These are deeply religious people and religion shapes the celebration of festivals; rituals around birth, death and marriage; fasting on certain days especially by women, all of course marked by patriarchal logic and rules. Increasingly, they are also involved in ‘social’ activities in the name of religion and the protection of family honour, especially the honour of women. So they would be vigilant about inter-caste and inter-religious liaisons in the community. Not surprisingly, cow protection, previously a passive principle of life in the Yadav belt, is now more like a crusade, especially in the Mewat belt where accusations of cow-smuggling have been routinely leveled against Muslims as a way to stir Hindu, and specifically Yadav, passions.

I read the kaawad yatra as part of this crusade-like social practice, serving a purpose higher than the religious one. The possibility of organized funding fueling the scaling up of kawad activities is very real. The people I spoke to told me about money collection drives in their village communities and large contributions by “bade aadmi” (powerful individuals). They spoke about the yatra like one would talk about a sports contest between village teams, and evoked the pride of the community. They took Hindu pride very much for granted, as something obvious; they made no reference to any form of ‘other’.

….and who will deny them that?

The outrage being expressed by urban folks raises questions of law and order. Why are kaawad yatris getting state protection even when they break the law? Who is responsible when they create public nuisance and who will compensate for destruction of public property?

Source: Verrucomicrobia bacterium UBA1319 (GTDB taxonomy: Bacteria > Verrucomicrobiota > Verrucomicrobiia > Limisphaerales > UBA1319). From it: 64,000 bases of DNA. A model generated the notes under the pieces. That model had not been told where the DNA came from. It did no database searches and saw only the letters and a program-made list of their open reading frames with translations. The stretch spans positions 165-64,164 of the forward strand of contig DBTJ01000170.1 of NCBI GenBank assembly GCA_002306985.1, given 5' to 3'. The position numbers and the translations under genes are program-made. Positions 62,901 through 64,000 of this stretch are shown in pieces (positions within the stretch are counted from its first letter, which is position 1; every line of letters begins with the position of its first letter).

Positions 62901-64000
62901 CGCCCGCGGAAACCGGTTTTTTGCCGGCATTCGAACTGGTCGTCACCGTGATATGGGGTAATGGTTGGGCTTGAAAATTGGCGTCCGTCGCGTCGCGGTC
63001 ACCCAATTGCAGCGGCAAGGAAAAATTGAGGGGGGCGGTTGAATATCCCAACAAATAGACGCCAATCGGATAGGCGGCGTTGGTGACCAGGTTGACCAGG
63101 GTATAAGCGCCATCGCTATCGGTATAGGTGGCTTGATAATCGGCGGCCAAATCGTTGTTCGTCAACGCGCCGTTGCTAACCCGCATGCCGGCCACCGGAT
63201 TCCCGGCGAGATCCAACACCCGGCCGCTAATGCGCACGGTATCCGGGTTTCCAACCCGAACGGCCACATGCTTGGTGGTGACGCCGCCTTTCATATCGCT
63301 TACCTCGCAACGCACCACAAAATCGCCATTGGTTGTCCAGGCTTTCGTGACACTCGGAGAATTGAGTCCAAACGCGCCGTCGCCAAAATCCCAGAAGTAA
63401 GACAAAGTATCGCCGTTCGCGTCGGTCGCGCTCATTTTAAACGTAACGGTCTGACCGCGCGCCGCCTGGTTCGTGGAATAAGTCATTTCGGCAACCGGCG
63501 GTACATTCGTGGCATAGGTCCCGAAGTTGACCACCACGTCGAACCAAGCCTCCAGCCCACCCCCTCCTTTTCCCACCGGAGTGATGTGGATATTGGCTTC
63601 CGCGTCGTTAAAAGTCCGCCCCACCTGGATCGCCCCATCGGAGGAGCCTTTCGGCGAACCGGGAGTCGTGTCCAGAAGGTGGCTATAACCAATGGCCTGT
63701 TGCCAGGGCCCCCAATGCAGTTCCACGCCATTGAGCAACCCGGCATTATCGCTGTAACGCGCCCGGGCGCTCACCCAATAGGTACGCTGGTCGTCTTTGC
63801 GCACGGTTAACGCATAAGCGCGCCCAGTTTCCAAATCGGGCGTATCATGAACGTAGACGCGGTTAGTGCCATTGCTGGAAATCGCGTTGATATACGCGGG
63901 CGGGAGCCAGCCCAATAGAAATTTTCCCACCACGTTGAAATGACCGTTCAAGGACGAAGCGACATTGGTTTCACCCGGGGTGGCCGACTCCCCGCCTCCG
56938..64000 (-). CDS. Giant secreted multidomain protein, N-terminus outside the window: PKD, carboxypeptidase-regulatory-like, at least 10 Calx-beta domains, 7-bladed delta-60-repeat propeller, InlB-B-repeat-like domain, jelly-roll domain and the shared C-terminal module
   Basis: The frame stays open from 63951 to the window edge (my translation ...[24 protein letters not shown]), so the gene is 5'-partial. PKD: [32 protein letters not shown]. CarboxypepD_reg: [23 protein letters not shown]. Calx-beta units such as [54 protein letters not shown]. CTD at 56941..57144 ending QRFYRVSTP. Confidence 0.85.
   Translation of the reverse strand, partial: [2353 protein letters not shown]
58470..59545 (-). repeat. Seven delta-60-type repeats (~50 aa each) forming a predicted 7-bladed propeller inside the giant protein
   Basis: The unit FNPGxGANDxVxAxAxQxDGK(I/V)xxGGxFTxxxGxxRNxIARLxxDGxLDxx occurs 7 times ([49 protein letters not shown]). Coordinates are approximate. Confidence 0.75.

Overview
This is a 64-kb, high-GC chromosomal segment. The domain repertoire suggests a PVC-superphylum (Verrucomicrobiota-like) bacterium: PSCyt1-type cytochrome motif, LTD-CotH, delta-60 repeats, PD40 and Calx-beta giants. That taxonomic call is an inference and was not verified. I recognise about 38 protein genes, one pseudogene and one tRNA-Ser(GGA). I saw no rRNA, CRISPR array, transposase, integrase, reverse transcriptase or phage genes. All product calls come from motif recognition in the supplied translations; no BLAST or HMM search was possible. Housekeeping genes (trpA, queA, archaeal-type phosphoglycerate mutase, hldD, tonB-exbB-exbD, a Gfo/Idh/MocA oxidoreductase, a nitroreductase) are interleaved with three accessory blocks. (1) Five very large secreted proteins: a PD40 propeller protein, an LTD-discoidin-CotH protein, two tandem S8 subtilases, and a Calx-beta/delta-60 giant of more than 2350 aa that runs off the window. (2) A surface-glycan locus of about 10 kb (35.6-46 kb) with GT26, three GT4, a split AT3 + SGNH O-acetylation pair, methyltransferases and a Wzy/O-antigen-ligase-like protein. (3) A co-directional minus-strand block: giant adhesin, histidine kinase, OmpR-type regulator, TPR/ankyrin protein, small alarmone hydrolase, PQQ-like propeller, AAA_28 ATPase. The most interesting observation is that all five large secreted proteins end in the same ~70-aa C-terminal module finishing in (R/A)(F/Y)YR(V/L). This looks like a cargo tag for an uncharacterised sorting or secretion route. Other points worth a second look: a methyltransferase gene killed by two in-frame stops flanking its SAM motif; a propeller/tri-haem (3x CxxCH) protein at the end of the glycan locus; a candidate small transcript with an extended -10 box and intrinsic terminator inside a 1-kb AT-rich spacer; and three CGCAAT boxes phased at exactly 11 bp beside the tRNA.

But it is clear enough that in today’s times, law and order are subservient to majoritarian interests. The state and its law enforcement agencies are far more afraid of a public riot that will break out if a kaawadiya gets hurt; in comparison, the predicament of a non- yatri is not a real problem, for that is hardly likely to bring people to the streets.

Being angry about public nuisance is entirely justifiable, but the solutions are not going to come easy. Be prepared in the coming times for many more such tableau. See them for what they are: loud, unapologetic claims to public space and attention by an under-employed, under-appreciated and infantilized youth that are being fed toxic doses of religion and masculinity.

About ramblinginthecity

I am an architect and urban planner, a writer and an aspiring artist. I love expressing myself and feel strongly that cities should have spaces for everyone--rich, poor, young, old, healthy and sick, happy or depressed--we all need to work towards making our cities liveable and lovable communities.

Posted on August 9, 2018, in Politics & Citizenship and tagged , , , , , , , , , . Bookmark the permalink. 2 Comments.

  1. Thank you for writing this. Much needed food for introspection: engaged critique in place of outright dismissal.

  2. Quite much the way it is. And troubling.Well summed up, Mukta.